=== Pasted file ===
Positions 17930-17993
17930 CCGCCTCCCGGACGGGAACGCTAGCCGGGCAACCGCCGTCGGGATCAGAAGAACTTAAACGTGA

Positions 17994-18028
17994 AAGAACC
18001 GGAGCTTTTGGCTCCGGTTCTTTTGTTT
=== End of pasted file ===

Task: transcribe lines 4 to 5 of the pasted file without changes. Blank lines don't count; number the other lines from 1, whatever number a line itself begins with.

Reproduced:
17994 AAGAACC
18001 GGAGCTTTTGGCTCCGGTTCTTTTGTTT